Friday, March 07, 2008
Well, I figured I was overdue for a reading challenge and stumbled across this one which inspired me. In honor of UN International Year of Planet Earth Classical Bookworm created a challenge based on 4 spheres of earth science: the lithosphere, atmosphere, hydrosphere and biosphere. The charge is to read books from each domain or several geology books. For this challenge I have chosen the following:
Lithosphere (geology)—Krakatoa by Simon Winchester
Atmosphere—The Cloudspotter’s Guide: the Science, History, and Culture of Clouds, by Gavin Pretor-Pinney
Hydrosphere—Hell and High Water by Joseph Romm
Three books—one major disaster (a volcanic eruption), a bit of weather (maybe I’ll remember details from the meteorology class I took some 30 years ago), and an even more major disaster (global warming). Should be fun reads.
I’m already 135 pages into Krakatoa. We’re kind of volcano fans in my family. My older son started collecting volcano facts when he was around 4, visited Mauna Loa and Kilauea shortly thereafter and watched every National Geographic video ever made about volcanoes at least 30 times. And they make for exciting viewing! We made our trip to Hawaii when younger son was around 4 months old so I missed some of the fun since long hikes across unshaded lava fields isn’t recommended for infants.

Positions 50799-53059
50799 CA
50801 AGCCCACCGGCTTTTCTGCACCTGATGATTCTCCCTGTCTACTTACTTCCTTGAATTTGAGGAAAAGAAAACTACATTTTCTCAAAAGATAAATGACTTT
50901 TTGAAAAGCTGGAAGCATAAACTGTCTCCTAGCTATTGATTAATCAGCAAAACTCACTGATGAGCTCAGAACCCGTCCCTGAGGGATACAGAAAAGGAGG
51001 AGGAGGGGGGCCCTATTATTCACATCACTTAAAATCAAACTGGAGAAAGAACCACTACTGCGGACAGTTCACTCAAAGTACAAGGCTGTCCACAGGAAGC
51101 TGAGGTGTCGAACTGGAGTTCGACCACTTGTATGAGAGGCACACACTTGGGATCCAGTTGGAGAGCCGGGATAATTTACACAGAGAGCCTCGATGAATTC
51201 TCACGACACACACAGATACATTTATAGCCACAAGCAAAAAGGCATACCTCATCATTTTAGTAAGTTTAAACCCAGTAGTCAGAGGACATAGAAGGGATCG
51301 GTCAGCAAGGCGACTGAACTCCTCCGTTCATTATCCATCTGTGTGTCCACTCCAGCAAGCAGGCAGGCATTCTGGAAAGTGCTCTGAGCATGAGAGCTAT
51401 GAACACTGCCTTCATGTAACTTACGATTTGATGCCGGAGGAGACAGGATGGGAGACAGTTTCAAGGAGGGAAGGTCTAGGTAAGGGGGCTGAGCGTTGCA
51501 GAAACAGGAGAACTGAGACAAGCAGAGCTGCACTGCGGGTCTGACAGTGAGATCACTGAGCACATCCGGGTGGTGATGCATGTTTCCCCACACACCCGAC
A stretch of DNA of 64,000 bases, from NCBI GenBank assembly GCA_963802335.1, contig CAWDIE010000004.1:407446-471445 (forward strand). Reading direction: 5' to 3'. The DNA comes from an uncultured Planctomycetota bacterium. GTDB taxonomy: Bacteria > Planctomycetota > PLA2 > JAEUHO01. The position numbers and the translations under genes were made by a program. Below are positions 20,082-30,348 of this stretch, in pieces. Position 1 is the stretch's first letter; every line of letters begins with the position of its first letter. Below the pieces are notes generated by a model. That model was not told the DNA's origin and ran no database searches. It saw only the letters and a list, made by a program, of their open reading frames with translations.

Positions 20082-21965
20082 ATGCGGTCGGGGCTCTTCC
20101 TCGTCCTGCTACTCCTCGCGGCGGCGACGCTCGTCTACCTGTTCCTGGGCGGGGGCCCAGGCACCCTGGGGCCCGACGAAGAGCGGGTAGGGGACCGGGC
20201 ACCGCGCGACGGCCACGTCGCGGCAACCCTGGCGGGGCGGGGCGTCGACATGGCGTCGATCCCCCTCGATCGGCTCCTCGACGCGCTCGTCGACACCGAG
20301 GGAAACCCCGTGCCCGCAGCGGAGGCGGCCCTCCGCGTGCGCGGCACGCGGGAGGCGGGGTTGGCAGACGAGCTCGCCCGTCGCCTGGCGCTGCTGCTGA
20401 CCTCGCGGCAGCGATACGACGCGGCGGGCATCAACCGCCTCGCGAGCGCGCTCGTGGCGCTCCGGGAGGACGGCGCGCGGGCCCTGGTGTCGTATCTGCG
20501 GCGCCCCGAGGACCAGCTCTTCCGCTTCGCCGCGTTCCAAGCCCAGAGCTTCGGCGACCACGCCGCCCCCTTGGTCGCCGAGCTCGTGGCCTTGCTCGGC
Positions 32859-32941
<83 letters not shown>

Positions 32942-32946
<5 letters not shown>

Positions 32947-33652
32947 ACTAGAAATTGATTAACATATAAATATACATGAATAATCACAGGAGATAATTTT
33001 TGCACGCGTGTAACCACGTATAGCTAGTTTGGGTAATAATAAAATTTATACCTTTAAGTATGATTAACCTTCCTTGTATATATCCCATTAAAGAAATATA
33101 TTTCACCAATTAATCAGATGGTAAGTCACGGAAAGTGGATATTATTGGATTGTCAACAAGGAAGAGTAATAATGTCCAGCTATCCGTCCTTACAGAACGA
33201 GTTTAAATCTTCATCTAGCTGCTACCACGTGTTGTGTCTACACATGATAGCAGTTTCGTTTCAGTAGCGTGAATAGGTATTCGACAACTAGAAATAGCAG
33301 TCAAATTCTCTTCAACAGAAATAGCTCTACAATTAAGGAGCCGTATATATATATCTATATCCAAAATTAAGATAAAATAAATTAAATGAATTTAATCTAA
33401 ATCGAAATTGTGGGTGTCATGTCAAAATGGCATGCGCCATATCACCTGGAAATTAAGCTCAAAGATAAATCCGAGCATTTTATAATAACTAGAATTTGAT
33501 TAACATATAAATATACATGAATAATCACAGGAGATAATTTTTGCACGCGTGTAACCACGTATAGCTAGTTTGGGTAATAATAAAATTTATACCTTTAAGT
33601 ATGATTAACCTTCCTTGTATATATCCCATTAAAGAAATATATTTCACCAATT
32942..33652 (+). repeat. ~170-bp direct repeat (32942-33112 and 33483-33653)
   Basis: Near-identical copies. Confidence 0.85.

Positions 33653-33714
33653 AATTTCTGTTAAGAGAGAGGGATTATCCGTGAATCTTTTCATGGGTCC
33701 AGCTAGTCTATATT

While he has since moved on, no one can deny that volcanoes are cool. I personally have a dim memory of watching that classic movie Krakatoa, East of Java (it turns out it is west of Java) as a kid. Actually, all I remember is the name of the movie itself. But I’m sure I saw it.
If any of the three books gets too boring I may yet switch to a different book. And since I have not yet picked a representative of the biosphere, I may be adding to the list. Thanks to Classical Bookworm for a great idea.
I’ve also decided to institute a quote a day on my blog. I’ll try to pull things from my daily reads but in a pinch might resort to a quotation site from the internet.
Today’s quote is from the Kilauea Daily Update, the eruption report from Kilauea:
“The TEB pahoehoe flow entered the ocean about 11:30 pm March 5. Seismic tremor levels and sulfur dioxide emission rates continued elevated to several times background levels at Kilauea summit.”
Pahoehoe is one of my favorite volcano words. It is a Hawaiian word referring to smooth lava flows (as opposed to jagged, sharp flows—known as a’a’). The mnemonic I learned for remembering a’a’ is that it is the sound that one makes when stepping barefoot on a dried a’a’ flow. As Greenlanders have many words for snow, Hawaiians evolved a vocabulary of lava. For more on volcanoes, and a photo glossary of volcano words go to the USGS web site: http://www.usgs.gov/science/science.php?term=1209&type=feature or read Krakatoa.